"_________ is happening because they took prayer [or God] out of schools."
For example, evangelical politician Mike Huckabee linked the Sandy Hook shooting to the removal of God from the schools.
I call "Baloney!" on a number of levels.
First, who is this they that did this horrendous and authoritative thing? In the democratic republic that we live in, should that not be a we?
Second, how would you (or, they) remove a spiritual thing like prayer (or a Supreme Being) out of a physical location? That would be an interesting metaphysical debate.
Third, was prayer (as God intended) ever really in schools in the first place? Is forcing children to recite The Lord's Prayer or God is great, God is good truly honoring to God?
Fourth, if a culture of prayer was really there, could it have been gone long before any court case?
Fifth, I'd love for someone to explain how social ills are directly caused by the failure to have children pray in schools.
Sixth, anyone who has studied the history of Christianity should recognize that Christianity has always been "strongest as a counter-cultural movement, rather than as a form of civil religion" (as Micah Fries writes in The Shadow of Secularization and the New Dawn of the Church). Maybe evangelicals should be working to get prayer out of the schools!
How We Got HereUp until the 1970s (at the latest), our country had a high level of support for prayer in the schools, compared to the next few decades. However, as the Baby Boomers (typically skeptical of organized religion) grew in status and influence, this support decreased.
This leads to my perspective . . .
The lack of prayer in schools isn't the problem. It's a symptom. The problem is the lack of spiritual growth in us as individuals, and in churches as a whole.
I don't think we have problems in schools because "prayer was taken out of schools," as many wish to claim. I don't think we have problems in our culture because we are no longer a Christian America.
I think we have problems in schools because parents and other adults failed to have a living and dynamic faith in Jesus Christ.
A Southern Baptist Perspective?A few months ago, a college classmate (who is now Senior Pastor at East Pickens Baptist Church) made a great statement on Facebook:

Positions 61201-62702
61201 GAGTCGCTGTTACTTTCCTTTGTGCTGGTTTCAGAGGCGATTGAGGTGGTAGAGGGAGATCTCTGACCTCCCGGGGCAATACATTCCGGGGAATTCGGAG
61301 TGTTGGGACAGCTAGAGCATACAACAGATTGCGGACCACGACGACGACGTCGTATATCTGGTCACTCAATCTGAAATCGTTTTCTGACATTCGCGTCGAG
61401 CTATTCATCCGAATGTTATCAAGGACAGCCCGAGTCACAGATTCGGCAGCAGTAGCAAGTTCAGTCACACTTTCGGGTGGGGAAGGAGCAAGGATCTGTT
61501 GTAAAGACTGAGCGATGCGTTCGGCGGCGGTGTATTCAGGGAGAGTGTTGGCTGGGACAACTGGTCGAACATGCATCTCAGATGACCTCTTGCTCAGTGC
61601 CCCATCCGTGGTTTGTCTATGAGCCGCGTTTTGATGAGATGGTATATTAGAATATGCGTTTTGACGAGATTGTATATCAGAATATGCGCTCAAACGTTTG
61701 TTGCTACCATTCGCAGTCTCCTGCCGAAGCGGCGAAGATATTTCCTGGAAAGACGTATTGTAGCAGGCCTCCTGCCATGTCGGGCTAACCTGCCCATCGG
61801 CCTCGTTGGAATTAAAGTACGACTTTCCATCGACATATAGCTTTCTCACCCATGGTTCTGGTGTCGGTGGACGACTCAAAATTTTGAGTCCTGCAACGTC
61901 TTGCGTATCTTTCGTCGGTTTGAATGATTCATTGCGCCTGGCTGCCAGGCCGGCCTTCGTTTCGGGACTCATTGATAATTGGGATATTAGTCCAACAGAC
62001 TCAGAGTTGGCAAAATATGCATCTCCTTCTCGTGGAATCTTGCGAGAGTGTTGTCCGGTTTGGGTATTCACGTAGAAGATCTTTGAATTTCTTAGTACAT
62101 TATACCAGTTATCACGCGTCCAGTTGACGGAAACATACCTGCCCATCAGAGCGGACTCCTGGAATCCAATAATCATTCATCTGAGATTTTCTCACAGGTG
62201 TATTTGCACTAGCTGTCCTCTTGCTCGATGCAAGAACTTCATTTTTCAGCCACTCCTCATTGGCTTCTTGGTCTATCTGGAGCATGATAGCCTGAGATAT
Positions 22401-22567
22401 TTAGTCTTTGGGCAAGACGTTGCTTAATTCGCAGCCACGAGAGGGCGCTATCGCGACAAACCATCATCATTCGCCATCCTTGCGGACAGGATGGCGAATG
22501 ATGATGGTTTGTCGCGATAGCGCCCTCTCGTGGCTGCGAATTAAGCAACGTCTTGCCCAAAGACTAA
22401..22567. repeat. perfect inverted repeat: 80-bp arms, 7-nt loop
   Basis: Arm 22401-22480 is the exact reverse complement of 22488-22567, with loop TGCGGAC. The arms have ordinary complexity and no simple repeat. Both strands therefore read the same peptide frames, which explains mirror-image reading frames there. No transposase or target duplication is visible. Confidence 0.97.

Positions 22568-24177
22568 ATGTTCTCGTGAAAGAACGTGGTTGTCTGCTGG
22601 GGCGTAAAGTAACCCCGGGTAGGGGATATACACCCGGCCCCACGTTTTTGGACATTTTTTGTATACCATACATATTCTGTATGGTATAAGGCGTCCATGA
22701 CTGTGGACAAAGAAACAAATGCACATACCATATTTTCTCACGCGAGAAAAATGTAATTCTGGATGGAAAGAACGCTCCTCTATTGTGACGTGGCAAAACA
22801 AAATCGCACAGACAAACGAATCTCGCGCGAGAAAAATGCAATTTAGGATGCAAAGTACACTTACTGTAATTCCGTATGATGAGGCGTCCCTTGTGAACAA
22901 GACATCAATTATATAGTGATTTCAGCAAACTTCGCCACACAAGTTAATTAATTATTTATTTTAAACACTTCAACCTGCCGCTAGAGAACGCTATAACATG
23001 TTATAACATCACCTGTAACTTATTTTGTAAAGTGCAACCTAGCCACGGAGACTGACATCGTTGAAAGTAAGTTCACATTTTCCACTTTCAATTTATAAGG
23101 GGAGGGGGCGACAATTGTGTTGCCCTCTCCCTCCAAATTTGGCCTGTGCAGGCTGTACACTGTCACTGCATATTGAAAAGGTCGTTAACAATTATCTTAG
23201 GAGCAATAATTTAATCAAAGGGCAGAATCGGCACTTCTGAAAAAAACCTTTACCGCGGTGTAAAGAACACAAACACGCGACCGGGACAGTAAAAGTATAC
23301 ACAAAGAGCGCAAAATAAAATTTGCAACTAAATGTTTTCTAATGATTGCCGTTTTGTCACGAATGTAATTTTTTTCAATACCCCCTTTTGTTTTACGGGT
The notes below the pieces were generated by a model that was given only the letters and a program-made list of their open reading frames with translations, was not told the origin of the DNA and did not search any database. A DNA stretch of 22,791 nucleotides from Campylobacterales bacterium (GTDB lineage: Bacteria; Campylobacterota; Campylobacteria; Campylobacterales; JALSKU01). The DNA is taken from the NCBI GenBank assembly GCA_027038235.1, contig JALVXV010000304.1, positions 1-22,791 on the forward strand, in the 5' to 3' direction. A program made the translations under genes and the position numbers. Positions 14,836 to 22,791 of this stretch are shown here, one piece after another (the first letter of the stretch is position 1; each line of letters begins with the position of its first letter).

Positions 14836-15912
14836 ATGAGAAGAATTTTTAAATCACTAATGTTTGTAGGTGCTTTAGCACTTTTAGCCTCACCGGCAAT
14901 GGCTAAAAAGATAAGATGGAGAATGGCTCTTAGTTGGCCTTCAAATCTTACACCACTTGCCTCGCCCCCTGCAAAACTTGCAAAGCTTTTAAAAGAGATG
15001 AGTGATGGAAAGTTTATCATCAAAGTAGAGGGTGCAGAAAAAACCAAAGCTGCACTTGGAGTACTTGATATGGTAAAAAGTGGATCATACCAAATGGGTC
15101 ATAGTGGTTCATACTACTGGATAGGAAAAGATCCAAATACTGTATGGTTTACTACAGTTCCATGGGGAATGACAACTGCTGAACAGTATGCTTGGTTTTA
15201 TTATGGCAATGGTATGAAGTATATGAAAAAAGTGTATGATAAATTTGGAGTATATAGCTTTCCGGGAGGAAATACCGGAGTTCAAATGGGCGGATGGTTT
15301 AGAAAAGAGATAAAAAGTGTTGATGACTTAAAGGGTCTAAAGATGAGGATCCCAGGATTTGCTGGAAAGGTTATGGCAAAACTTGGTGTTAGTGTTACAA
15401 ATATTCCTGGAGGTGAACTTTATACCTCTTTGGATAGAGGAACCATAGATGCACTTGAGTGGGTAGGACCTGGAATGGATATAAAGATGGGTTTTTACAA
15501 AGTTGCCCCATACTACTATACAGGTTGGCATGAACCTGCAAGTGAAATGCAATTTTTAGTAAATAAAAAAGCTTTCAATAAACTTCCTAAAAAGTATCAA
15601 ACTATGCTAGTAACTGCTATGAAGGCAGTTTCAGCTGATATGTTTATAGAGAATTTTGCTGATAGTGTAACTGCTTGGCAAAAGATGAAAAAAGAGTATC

"Okay, so they can't pray at school board meetings anymore . . . or formally at school . . . but they can't stop you from praying at home with your family and spiritually leading them.
We live under a higher authority. You cannot rely on institutions to spiritually raise your children: not schools, not the church, not the media. . . .
Go home and lead your children. Pray with them. Read Scripture with them. Show them they don't need the government to tell them how to live.
The answer to the spiritual problems of this community are not found in the public square. The answer is found in the private living rooms of this community."
So, the solution for self-proclaiming evangelicals is not to whine, or to push for legislation about whether you can pray at school events. The solution is for evangelicals to do what their name implies -- to build relationships with the goal of sharing the gospel of Jesus Christ in a personal and meaningful way.
Evangelism and discipleship starts (but doesn't end) at home. Teach your kids, and live out what you believe about Jesus by how you love others. That is how you Pass on Your Faith.
What do you think? Am I a complete liberal by not fighting for more "prayer in schools"?
- The Cost of Non-Discipleship
- Good-Bye, Christian America
- My Thoughts on the Upcoming Elections (June 2014)
- Better Than Prayer in Schools (Mission: Allendale)
**image courtesy of lusi via rgbstock.com